As the coronavirus outbreak continues to raise eyebrows around the world, the WHO has declared it a global pandemic. Many people are now using various tools at their disposal like coronavirus maps, made by several organizations, to keep tabs on the spreading infection.
As a result, these websites amass tons of traffic daily, and that is a call of action to hackers. This demand is proving to be beneficial to threat actors in various ways.
A recent report suggests that hackers have figured a way to infect these dashboards to inject computer malware. Specifically, the malicious actors have designed their websites posing to provide coronavirus updates.
Once a user visits these dubious websites, they are prompted to download an application to be updated on the situation frequently. The app works as advertised but doesn’t require any installation. By simply downloading it, your computer will then be infected by a malicious binary file.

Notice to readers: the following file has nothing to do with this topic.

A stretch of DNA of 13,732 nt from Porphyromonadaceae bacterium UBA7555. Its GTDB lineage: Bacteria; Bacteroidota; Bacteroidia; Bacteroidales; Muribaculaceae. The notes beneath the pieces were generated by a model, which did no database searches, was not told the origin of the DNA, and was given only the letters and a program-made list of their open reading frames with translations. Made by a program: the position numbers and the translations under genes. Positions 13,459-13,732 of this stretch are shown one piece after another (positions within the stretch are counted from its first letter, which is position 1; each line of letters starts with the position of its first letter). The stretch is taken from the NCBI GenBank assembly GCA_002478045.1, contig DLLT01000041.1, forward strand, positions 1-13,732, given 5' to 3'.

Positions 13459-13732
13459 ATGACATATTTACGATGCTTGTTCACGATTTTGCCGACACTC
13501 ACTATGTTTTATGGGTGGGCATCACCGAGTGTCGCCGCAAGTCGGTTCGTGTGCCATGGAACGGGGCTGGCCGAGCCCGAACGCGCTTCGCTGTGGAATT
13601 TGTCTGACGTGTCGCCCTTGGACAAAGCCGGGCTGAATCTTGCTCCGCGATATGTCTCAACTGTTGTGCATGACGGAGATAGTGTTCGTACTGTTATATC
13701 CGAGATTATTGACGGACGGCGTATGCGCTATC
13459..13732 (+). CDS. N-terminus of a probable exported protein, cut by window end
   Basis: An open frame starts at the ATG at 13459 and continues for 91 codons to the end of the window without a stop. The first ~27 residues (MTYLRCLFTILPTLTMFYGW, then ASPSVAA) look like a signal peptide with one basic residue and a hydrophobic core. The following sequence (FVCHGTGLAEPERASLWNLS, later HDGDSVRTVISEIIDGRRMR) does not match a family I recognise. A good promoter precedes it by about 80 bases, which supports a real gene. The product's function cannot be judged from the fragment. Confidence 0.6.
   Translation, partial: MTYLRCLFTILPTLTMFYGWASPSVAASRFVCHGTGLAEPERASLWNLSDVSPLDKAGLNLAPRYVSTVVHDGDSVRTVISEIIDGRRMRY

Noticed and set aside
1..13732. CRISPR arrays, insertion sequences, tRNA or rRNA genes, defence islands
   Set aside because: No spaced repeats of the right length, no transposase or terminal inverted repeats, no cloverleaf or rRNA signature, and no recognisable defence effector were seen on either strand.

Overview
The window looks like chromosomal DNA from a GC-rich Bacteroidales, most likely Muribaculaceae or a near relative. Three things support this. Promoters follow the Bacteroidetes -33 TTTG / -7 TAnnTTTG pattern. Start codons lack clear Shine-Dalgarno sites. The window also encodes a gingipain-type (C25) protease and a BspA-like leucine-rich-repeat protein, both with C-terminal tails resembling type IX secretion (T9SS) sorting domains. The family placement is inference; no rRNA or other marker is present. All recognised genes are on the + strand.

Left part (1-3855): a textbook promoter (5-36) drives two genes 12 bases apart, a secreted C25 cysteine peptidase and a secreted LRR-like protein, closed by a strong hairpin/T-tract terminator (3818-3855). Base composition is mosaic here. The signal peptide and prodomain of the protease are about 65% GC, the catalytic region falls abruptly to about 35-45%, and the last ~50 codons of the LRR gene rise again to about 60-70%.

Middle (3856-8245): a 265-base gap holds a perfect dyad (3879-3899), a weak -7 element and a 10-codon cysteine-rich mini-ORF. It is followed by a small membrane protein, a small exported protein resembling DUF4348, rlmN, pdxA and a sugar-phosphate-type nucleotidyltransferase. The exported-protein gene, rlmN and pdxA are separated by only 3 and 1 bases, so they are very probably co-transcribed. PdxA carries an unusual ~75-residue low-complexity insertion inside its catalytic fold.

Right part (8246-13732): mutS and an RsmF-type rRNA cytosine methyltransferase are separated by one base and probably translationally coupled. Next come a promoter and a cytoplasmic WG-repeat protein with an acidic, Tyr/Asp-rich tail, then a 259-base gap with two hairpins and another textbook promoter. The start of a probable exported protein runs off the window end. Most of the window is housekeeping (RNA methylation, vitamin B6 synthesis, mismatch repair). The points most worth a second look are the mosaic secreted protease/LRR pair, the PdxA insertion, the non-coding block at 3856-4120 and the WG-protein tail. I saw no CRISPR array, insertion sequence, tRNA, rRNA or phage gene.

“Hackers are now spreading malware disguised as a ‘Coronavirus map’, says Reason Labs’ cybersecurity researcher, Shai Alfasi.
Once a computer is infected, the malware can mine personal user data. These includes user names, passwords, credit card numbers and other sensitive information stored in the browser. Currently, only Windows computers can be infected.
The software used in these attacks is AZORult, which, according to Alfasi, is “used to steal browsing history, cookies, ID/passwords, cryptocurrency and more.”
The software traces its way back to 2016 and is a common tool traded on the Russian underground forums.
The current report is an addition to what CounterPoint Research warned earlier this month. The research firm cautioned that coronavirus-related domains are 50% more likely to infect you with malware.